It’s been a long held ambition of mine to own a small piece of the countryside, a small self contained woodland. For me , no other environment has the same feel , sounds , light and diversity of wildlife and it’s the one wild place I feel totally at home in. Woodland offers shelter from the elements for a wide range of British wildlife from our largest mammals, birds and rodents right down to the smallest members of the animal kingdom. I’m sure one day I will get to own my woods, but until then I can still enjoy my local Woodland Trust community woods at Mouldon Hill , North Swindon.
To give it its proper name , the Trusts Purton woods is part of the larger Great Western Community Forest, a project to create a community wood / forrest surrounding the area to the north of Swindon. This woodland was the location I chose for my One project in September .
With over 500,000 members and supporters the Woodland Trust covers more than 1,000 sites, with over 26,000 hectares of both ancient and modern woodland all over the UK. The trust aims to protect and campaign on behalf of this country’s woods, plant trees, and restore ancient woodland for the benefit of both wildlife and people.
The Trust is a charity, founded in Devon, England in 1972 by retired farmer and agricultural machinery dealer Kenneth Watkins. By 1977 it had twenty two woods in six counties. In 1978 it relocated to Grantham in Lincolnshire and announced an expansion of its activities across the UK. It supports the National Tree Week scheme, which takes place in late November and is run by The Tree Council.
The Trust has created thousands of hectares of new woodland across the UK on their own land, and work with others to help them create new woods or enrich their local landscapes with trees. The Trust plants new trees and woodland close to existing wildlife-rich areas such as ancient woods or concentrations of ancient trees. This buffers them from the impacts of neighbouring land use and connects existing habitats. There are now nearly 300 new community woods across the U.K. supported and funded by the Woodland Trust.
Woodlands in the U.K. have seen a revival over the past couple of hundred years with more woods and forests being planted . This still only amounts to just 13% of the land area , compared with continental Europe where the avarage coverage is over 35%. It’s also worth noting that nearly 50% of the UK Woodland is located north of the border in Scotland.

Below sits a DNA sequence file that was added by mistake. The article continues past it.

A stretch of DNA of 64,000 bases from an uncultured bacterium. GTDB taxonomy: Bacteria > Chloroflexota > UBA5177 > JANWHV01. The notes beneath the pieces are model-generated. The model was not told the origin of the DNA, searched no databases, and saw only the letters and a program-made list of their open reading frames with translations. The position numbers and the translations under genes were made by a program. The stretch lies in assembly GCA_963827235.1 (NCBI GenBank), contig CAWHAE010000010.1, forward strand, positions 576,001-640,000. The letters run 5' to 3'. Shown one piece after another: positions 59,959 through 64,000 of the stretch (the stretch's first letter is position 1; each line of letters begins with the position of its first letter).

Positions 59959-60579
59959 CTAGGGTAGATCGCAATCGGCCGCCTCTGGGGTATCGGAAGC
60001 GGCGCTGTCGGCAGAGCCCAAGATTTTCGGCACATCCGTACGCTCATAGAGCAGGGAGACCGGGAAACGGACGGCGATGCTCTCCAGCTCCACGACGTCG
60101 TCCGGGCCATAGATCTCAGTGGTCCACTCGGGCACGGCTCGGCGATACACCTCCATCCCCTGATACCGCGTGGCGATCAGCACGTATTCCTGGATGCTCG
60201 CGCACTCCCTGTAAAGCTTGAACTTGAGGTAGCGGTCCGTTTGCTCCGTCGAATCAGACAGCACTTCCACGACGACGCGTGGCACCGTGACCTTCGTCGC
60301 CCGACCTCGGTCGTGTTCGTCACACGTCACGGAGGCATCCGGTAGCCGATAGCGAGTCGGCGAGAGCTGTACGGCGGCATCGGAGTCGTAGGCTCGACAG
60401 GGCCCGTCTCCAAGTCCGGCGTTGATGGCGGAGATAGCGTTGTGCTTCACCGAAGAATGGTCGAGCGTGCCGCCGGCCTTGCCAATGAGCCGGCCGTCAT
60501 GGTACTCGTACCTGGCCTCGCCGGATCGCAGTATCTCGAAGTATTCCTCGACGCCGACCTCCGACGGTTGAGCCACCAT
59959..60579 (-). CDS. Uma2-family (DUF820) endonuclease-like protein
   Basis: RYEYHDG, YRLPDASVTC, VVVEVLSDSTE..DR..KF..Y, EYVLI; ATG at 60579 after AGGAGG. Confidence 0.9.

By definition, ancient woodlands are areas which have had woodland cover for centuries and have been relatively undisturbed by human activity. Over hundreds of years, they have evolved into complex communities of trees, plants, fungi, microorganisms and insects.
They are woods that are present on maps dating back to 1600 in England and Wales and 1750 in Scotland. It’s presumed that if they’re present on maps of this age, they’re likely to be even older, perhaps even linking back to the prehistoric wildwood that once existed in the UK.
Each ancient wood is unique. It has its own local soil, environment, wildlife and cultural history. For this reason ancient woodland is irreplaceable.
Ancient woods can be historical treasure troves full of archaeological and cultural features that give an insight into past land use. They are part of the natural heritage that we all share.
Our ancient woods are in desperate need of protection. Once vast, they now cover just two per cent of the UK. Approximately half of what remains has been felled and replanted with non-native conifers and invasive species such as rhododendron. This can seriously damage their fragile ecosystems and smother the growth of delicate and rare woodland plants.
By working with landowners and partners across the UK, the Woodland Trust’s aim is to restore planted ancient woods through careful management. By securing and enhancing the surviving ancient remnants of a woodland, we can allow it to return to a more natural state and reawaken dormant glory. Together, we can help protect our ancient woodlands.
Anyway back to my temporary home , Purton wood. The woods were planted between 1998 and 2000 as part of the Great Western Community Forest. Species planted included oak, ash, hazel and willow. The woods cover an area of over 45 acres and is located next to Moudon Hill country park. The woods and park are separated by the meandering river Ray , with open farmland making up the northern boundary. With fresh running water , a reasonable size lake and an area of natural open grass the whole area is a haven for all types of wildlife. Deer , Fox and Badger . Wildfowl, kingfishers and Woodland birds can all be found here.
The site also benefits from good access and free parking , and once you leave the lake and venture further into the woods the noise and crowds of people start to fade into the background. I have had several trail cameras left in the woods with no problems at all ( always best practice to get permission from the woods management team first )
With 300 sites around the UK there’s probably a Woodland Trust site near you. Spend some time getting to know the woods well and it will pay dividends when you start to use you camera.
For more information visit http://www.woodlandtrust.org.uk